In the good old days the soft serve and shake machines were taken apart every night and every piece was washed and bleach-sanitized by hand. Then it was reassembled in the morning. This would leave a lot of room for error and possible contamination in the process. And the sight of a shake machine hitting full pressure with a misaligned O-ring in the barrel is a lovely one indeed.
So the newer machines take a different route: they self-pasturize. The machine goes out of service and slowly heats everything up to a bacteria-killing temperature (including the dairy mix inside), then cools everything back down to freezing temperature to serve.
This process takes about four to five hours. But if you set the clock wrong, the machine will go into its cycle at some super-inconvenient time. There are other triggers that can force a self-clean but in general it's not "broken", it's just doing this process at a bad time for you.
I'm curious how this data is being sourced. The last I checked there was an effort to put cloud-based telemetry into every unit and have them report home constantly (both to the equipment maker and to McD), but that was never intended to be public data.
EDIT: Ah, I didn't RTFT. He's using the public ordering site to scrape it (and now the title has changed). But that does mean there's some working connection from the equipment to the McCloud now. That's cool. Or maybe a manager is doing it by hand.
In other cold related story, I was in a "cold country", out in the open, -25 Celsius, my phone rang, my gloves didn't have the electro-thingie so I couldn't "slide to answer" so I too my glove off, answered, talked for 60 seconds. Then I went to a warm pub, and after 10mins I could bend my fingers again.
Yes cold can .... you up badly in seconds.
TL;DR: don’t put a scarf over your nose in very cold temperatures.
I've never had a problem with a scarf freezing stiff like you describe. They build up ice crystals of course, but they don't interfere with air flow and are easily broken.
The biggest problem I expect from wearing a mask in the winter is that they'll get damp quickly because the cold temperatures, and perhaps having a scarf over top, will prevent moisture from evaporating.
In such cold climates I wear an ultra long scarf (2m-2.5m), I wrap my neck/jaw/ears 3-4-5 times (depending how tight) and I tuck it in my jacket. The outside of the scarf freezes, the inside remains warm. I also try to breathe by my nose, less humid.
Weird, as a Canadian who has been through many -35 days, I absolutely use a face covering, whether that's a scarf, neck gaiter, mask...Never had any problem like that.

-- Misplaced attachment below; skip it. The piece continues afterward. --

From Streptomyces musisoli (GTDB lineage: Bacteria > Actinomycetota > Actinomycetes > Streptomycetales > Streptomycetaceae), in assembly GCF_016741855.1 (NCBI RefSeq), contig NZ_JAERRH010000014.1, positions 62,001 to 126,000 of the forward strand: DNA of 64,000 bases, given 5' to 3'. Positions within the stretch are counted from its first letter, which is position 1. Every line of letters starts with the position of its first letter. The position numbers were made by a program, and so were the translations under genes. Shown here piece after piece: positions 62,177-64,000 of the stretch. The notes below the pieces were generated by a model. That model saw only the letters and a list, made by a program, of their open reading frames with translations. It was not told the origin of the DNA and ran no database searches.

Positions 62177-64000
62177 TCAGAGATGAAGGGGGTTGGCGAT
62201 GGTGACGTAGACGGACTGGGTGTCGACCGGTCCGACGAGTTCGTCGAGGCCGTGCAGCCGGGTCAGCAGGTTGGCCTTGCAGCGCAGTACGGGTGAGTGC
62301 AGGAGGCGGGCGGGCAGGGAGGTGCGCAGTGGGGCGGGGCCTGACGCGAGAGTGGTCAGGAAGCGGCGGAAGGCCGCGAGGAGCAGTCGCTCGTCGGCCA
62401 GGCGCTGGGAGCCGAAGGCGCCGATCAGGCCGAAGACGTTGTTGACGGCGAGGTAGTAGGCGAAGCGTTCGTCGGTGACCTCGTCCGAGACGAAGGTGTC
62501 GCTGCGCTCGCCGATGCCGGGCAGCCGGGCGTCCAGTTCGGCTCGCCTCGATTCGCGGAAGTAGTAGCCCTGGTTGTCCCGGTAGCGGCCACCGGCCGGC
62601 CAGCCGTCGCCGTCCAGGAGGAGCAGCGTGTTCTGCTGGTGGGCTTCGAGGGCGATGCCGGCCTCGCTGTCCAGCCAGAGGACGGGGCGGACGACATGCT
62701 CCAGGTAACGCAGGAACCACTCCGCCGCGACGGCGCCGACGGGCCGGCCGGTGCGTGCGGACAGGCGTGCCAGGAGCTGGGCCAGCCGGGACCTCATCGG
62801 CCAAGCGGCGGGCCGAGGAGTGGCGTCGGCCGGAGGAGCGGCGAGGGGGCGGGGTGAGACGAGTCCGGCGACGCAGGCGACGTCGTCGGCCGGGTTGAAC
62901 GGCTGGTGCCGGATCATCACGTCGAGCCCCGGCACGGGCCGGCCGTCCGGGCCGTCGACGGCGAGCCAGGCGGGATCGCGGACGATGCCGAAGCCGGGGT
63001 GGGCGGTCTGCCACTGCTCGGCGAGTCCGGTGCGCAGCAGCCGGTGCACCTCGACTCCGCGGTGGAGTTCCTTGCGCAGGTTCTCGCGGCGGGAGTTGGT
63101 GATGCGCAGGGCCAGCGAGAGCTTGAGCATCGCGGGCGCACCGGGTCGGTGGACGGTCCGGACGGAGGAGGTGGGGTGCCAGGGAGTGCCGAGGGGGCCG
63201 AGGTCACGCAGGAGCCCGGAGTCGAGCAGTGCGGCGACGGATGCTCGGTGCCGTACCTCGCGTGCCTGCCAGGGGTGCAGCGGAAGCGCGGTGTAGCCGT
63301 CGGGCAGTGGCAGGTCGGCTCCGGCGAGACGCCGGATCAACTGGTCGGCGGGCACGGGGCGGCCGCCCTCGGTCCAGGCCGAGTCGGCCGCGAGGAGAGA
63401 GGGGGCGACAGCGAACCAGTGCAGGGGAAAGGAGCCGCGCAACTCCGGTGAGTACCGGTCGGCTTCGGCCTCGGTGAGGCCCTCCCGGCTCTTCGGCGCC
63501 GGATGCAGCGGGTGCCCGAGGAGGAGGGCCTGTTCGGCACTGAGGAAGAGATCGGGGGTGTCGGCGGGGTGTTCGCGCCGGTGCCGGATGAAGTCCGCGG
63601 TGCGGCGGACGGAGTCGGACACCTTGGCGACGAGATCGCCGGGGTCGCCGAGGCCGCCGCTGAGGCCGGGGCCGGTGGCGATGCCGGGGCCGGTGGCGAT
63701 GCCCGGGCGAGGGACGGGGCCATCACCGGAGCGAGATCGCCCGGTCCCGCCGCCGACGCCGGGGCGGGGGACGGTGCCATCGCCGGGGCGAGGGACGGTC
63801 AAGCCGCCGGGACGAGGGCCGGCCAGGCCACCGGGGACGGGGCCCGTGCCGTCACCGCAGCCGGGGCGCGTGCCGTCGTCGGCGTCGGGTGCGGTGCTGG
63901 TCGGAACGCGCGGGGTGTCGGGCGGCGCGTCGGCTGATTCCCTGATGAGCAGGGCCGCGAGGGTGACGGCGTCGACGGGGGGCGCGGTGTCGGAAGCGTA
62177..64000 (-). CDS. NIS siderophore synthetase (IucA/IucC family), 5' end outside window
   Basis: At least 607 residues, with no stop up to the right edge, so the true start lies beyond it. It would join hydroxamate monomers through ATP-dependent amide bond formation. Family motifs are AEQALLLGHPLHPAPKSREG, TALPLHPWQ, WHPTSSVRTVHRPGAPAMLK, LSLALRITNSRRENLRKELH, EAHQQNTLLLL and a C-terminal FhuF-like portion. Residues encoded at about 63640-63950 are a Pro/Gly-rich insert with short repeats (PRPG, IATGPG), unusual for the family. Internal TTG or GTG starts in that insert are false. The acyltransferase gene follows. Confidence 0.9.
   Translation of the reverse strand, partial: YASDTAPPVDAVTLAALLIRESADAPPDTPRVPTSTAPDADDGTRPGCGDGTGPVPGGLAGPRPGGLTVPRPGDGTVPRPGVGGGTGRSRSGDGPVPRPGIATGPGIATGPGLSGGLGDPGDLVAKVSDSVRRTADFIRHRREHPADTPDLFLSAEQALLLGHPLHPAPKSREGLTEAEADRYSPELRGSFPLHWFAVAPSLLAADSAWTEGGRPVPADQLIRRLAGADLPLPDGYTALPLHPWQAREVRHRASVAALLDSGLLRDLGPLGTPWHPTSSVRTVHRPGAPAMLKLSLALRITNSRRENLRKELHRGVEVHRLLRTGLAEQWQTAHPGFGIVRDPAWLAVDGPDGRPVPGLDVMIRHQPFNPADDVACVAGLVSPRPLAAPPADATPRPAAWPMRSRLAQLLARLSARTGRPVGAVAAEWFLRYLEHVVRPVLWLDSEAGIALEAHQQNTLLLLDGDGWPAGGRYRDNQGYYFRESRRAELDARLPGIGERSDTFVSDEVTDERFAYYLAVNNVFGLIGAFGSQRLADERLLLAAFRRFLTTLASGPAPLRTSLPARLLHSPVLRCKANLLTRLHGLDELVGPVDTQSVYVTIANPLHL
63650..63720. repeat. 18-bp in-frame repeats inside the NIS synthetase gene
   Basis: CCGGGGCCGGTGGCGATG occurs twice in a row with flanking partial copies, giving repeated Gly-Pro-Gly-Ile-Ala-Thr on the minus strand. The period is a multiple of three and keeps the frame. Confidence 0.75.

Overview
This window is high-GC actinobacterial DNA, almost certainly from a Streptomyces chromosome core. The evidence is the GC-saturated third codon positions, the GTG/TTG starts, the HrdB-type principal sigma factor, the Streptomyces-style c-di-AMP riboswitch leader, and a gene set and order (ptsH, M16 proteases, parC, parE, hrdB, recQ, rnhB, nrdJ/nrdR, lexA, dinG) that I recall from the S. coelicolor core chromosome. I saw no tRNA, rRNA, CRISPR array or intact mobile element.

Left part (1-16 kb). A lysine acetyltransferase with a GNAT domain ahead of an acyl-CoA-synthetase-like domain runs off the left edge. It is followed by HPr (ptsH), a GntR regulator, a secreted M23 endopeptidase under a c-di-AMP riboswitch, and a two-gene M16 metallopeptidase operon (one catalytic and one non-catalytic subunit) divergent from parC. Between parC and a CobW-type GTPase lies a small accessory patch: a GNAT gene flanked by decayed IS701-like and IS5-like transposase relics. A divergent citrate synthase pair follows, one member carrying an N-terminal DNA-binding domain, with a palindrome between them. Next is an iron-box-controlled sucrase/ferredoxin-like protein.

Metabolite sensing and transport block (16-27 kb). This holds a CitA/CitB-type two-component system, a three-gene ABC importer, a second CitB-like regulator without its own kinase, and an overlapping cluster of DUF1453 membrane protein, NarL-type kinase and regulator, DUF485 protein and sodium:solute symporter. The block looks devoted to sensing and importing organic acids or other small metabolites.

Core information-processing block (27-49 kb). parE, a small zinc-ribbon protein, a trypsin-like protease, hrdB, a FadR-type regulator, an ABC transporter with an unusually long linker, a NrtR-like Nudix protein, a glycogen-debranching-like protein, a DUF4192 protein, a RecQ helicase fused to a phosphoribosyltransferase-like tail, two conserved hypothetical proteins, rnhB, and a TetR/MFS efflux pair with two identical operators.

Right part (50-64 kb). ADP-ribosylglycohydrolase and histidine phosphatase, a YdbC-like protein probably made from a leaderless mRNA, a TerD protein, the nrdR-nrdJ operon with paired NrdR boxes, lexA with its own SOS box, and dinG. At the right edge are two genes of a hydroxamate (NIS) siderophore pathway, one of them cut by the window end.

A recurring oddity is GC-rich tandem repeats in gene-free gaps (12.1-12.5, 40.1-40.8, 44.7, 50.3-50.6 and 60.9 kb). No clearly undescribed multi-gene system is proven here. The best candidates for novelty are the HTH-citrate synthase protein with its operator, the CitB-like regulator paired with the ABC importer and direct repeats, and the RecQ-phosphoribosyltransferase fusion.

The machines that I've seen don't have real-time telemetry, and are not networked.
There was an old effort a long time ago where the machines were on a powerline-networking system (LONWorks) but that is dead and buried. The next-gen effort was ramping up a few years ago and I don't really know where it is now. The predictive analytics company they bought was a big part of it.
I would have expected some VMWare product, just because it's "enterprisey". Shame on me for judging.
Another project to keep an eye on is AWS's Greengrass which has a bunch of capability overlap, but a bunch of new ideas for edge and fog IoT also. I had a mixed experience with it but at least some ideas bear borrowing.
The 2006 timeframe does fit with the LONWorks effort. The McD implementation used....powerline networking. Man was that a kludge.
- You have a system whereby every instance has a 75%-79% uptime.
- Each instance's 21%-25% daily scheduled maintenance window can (generally) be arbitrarily-scheduled by the ops team.
If you said:
"manage a redundant cluster of at least 2 instances with non-overlapping maintenance windows"
Q: What's the max number of ice cream machines found in a McDonald's location?
Q: What's the cluster size of the McDonald's ice cream monitoring system?
Q: How much money does McDonald's have?
Q: Why the fuck?
If you said: "1", "at least 3", "metric fuck-tons", and "I don't know", respectively, then you were correct!
Doubling the cost of the ice cream infrastructure to avoid a 25% downtime may not be a profitable venture -- especially if the downtime is scheduled to occur while the store is closed.
I yelped and stepped back. A manager rushed over to me, slammed the lid shut, and told me to not tell anyone.
I quit a couple weeks later.
In the good old days the soft serve and shake machines were taken apart every night and every piece was washed and bleach-sanitized by hand.
Not only were the internals fully disassembled and sanitized, they were left to soak in the solution overnight. All that was left behind was the cylindrical plastic chamber, sanitized and left to air dry overnight.
The messiest part was lubricating the O-rings with a petroleum jelly. Failure to remove all that when cleaning seemed like a good vector for microbes.
The worst job of all was cleaning the fryer vats.
Did you ever have a clever employee that thought they could use the 5-gallon plastic buckets as a quicker way to dispose of the old fryer shortening? I watched that happen one Sunday morning. That was amazing.